Spending With a Mission and Purpose

When we spend, we hardly ask ourselves why we are spending the money and what we hope to achieve. We routinely misappropriate funds, because the mission is not defines. When use is not known, abuse (abnormal use) is inevitable. The money that comes into our hands and into our lives is for a purpose and is on a mission. Our job is to ensure the mission is accomplished. When we don’t know what the mission is, we give in to emotions and spend on impulse or habits.

Someone who is saving for the University or college will not be on the lookout for the latest model of the automobile or phone he is currently using, trade it to increase his bad debt portfolio and feel cool for a few months.

When you have a goal, back by a plan and follow through action, you deploy your resources accordingly. When you do not know where you are going, you simply take things as they come.



Have we ever stopped to ask ourselves why we are buying that thing now rather than later? What is the purpose of buying it now? How will the item move us from where we are towards where we are heading? Is that thing a necessity now? Can’t it wait a couple of years?

Someone said – if you own a Range Rover or Land Rover and have a landlord, something is wrong. There is nothing wrong in owning a Range Rover and Land Rover. The main issue is, are you spending with a mission? Is that the best use of your money right now?

Are you making progress financially? Are you where you ought to be financially?

If you have been working for ten years, and still depend on your salary to put food on the table, something is wrong with the way you handle money – Usiere Uko.

In Nigeria, when someone with a lot of money spends it foolishly, he is labelled ‘money miss road’. In everyday terms, it means the money has gone to the wrong place. For many income earners, this is their story. Most small business owners have no savings. They believe their business is their financial security, so they spend everything that comes in. If the business suffers a downturn, their standard of living drops because they do not have multiple sources of income.

There are no right and wrong answers when it comes to the issue of money. It all depends. It depends on where you are going, which reflects in your actions. When someone changes cars every two years, it either means he has the cash flow to support that lifestyle or he has no financial goals. Within that context, their actions are in order. If you find someone with a clear financial goal doing that, then there is a something wrong somewhere – often there is no complete buy in within. The spirit is aiming towards the goal while the soul wants it now and the body says why not? It is like a war effort without a Central Command (CENCOM). The army is doing its own thing; the Navy is considering its options while the Air Force is trying to figure out what is going on. Even with a CENCOM, you still have instances of friendly fire, e.g. Air Force jets bombing the Army’s tanks or troops on ground due to lack of communication.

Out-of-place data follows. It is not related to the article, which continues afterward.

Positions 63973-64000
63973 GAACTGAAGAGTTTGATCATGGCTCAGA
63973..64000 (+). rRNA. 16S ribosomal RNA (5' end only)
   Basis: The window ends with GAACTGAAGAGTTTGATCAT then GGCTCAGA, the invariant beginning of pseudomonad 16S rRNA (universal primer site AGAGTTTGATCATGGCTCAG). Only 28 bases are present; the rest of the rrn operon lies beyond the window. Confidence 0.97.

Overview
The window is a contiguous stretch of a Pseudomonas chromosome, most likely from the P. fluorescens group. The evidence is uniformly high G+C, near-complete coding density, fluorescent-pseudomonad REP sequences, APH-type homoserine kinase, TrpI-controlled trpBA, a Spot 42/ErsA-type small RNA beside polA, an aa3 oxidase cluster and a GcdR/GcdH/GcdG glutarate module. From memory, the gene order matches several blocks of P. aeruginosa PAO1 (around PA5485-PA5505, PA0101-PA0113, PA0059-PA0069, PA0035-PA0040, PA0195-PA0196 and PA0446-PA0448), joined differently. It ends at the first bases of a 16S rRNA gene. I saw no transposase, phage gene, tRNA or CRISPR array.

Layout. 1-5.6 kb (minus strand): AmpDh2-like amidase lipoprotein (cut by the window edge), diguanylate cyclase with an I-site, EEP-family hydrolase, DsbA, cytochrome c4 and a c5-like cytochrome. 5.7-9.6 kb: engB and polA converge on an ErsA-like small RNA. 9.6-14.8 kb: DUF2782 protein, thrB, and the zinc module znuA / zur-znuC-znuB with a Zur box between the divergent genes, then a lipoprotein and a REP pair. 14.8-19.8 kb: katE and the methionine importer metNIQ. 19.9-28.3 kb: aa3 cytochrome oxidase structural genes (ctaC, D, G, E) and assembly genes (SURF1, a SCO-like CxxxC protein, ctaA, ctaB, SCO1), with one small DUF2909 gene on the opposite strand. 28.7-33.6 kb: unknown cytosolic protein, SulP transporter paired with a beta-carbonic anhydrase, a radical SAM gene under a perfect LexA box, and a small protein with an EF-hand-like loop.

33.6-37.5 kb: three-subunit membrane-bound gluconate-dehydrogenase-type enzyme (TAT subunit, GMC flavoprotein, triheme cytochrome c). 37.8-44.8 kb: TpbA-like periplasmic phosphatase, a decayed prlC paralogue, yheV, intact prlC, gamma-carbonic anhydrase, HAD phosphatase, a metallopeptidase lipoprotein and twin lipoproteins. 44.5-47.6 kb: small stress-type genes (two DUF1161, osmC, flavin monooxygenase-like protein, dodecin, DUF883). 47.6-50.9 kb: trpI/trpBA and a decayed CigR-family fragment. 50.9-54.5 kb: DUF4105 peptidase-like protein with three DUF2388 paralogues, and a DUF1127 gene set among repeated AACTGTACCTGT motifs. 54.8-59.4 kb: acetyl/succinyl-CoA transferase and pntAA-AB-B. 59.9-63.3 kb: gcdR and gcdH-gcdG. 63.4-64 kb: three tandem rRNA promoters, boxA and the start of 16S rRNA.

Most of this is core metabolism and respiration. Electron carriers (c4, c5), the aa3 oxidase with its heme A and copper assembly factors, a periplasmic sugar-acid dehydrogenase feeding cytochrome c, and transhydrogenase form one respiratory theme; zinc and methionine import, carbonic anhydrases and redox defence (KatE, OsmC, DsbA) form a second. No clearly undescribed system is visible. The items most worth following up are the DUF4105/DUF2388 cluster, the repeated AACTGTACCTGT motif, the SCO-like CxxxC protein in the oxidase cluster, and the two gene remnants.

When the mission is ambiguous, we often self sabotage and shoot ourselves in the foot. The next time you are about to give in to impulse, think back on the mission. Is this spending about to happen in alignment with mission and purpose or it is another case of money about to miss its way home, yet again?

Usiere Uko is a writer and bestselling author of Practical Steps to Financial Freedom and Independence, Available on Amazon.





2 Responses to Spending With a Mission and Purpose

  1. Mr Uko,
    I am always blessed through your writings on financial education and eagerly await more since I cant seem to get enough of your lectures all FREE OF CHARGE. May God richly bless you and your family and PROSPER you in all your endeavors(actually this is a ministry you are involved in) in JESUS MIGHTY NAME. Amen.
    Okuarume Timothy
    Asaba
    07062126046.

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